Russert: How then would you resolve the issue of slavery, which has haunted us since the Revolution?

McClellan: By the most forceful and strenuous of negotiations, sir, and not just with the Confederacy but with Britain, France, Spain and Mexico, all of whom are inclined to act in our best interests. Once we take this long-overdue strategy, it will clearly signal to the world that the Union is not to be trifled with ...

March 3, 2007

It's all coming back to me

From the AP's "Today in History" column yesterday:

Ten years ago: It was revealed that Vice President (Al) Gore had raised millions of dollars through direct telephone solicitations, and that some of the calls were made on special phones installed in government buildings for that purpose.

Go figure

"Libby did not speak to reporters" -- from AP story last night about verdict in Libby trial.

March 2, 2007

Democrats retreat on war funding

Force of habit, you might say ... news today out of Washington - "Just hours after floating the idea of cutting $20 billion from President Bush's $142 billion request for military operations in Iraq and Afghanistan next year, Kent Conrad, Senate Budget Committee Chairman, was overruled by fellow Democrats yesterday," writes the AP's Andrew Taylor.

Senate Majority Leader Harry Reid of Nevada is quoted as telling reporters, "It's nothing that any of us are considering."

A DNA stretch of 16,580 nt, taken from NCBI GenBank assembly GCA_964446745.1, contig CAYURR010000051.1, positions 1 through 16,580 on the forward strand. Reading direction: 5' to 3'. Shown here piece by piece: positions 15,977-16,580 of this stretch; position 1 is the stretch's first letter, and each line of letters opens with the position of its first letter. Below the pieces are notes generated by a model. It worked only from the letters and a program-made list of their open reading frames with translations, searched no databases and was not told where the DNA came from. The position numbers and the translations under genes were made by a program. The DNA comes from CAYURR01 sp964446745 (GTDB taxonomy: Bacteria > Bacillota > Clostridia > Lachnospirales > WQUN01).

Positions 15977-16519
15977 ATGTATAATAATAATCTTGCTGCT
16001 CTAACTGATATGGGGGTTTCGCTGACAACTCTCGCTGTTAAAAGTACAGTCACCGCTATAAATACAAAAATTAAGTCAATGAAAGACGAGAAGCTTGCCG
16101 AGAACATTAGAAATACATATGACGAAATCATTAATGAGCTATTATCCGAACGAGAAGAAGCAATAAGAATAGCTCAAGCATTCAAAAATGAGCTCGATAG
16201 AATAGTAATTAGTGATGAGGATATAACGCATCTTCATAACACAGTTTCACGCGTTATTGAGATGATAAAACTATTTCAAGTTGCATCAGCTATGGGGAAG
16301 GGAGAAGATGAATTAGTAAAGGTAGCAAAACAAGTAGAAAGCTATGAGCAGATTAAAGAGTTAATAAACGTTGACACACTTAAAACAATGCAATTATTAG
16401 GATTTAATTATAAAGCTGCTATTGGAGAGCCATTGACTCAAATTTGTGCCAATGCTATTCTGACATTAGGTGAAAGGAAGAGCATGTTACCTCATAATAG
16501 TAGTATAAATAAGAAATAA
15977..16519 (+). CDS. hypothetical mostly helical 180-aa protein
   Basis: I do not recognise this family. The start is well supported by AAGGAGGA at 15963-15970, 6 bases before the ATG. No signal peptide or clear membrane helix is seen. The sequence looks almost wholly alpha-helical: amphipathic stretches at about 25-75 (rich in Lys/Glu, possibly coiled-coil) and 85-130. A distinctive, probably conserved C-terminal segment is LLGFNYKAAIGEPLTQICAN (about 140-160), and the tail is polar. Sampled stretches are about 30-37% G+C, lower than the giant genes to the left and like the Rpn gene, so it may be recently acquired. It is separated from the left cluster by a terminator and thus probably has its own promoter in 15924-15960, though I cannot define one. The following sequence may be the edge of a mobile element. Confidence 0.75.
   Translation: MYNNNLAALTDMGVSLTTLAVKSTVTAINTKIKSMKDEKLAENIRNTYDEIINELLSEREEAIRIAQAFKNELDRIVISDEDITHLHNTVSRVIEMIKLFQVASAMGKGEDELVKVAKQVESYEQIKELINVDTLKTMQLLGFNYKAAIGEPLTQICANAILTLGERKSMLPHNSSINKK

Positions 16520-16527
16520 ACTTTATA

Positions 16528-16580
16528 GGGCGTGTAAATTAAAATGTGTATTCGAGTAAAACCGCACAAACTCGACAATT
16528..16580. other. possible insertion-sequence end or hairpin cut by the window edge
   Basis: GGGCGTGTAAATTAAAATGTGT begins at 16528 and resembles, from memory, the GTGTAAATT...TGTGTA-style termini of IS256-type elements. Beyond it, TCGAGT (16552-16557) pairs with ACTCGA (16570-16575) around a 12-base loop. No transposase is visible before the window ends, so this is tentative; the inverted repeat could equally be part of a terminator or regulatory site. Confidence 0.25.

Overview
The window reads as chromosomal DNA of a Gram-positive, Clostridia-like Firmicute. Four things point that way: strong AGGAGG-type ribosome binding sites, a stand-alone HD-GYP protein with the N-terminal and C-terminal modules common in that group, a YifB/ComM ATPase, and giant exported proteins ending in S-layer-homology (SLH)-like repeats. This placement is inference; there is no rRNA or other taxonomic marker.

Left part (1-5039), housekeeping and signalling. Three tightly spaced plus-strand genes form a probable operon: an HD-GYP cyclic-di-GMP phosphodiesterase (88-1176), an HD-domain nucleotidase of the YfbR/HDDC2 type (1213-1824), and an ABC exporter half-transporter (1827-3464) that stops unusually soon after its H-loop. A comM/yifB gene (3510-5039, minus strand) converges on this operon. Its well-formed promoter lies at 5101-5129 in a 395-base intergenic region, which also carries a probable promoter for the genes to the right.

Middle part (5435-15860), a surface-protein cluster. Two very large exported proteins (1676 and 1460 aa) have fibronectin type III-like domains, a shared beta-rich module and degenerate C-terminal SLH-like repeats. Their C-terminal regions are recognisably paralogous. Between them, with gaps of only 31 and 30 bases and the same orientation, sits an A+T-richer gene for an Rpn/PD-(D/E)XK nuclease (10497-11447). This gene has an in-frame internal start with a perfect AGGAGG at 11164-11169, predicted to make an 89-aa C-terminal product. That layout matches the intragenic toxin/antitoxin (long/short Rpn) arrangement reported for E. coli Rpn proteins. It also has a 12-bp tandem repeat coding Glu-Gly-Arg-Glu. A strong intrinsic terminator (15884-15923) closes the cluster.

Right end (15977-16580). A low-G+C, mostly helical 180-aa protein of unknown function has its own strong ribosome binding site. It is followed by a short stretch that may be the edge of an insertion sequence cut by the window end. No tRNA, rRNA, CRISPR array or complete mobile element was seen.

Translation: It's nothing any of us are considering any longer after several nose counts found us short on votes.

The last Kennedy willing to fight

... the USS John F. Kennedy arrives in Boston yesterday for its final port call on the hometown of its namesake -- great photo on the front page of today's Boston Globe.

Unable to see past caricature

In that Feb. 25 column of Garrison Keillor's I quoted a few posts back, Keiller claimed that the Republican Party "is the captive of people who believe that most of us are destined to spend eternity in hellfire ..." -- count me among those who believe it is "many," not "most," and not limited to non-Republicans -- " ... and when you believe that, you will inevitably find it hard to persuade the damned to vote for you.

"You take a Republican to lunch and he is obligated to bring out a big black book ..." - uh, the Bible? -- " ... and open it to Revelations ..." -- sure enough -- " ...and tell you that the beast with 10 horns is Hillary Clinton" -- while the multi-horned beast in question is clearly another New Yorker, George Steinbrenner ...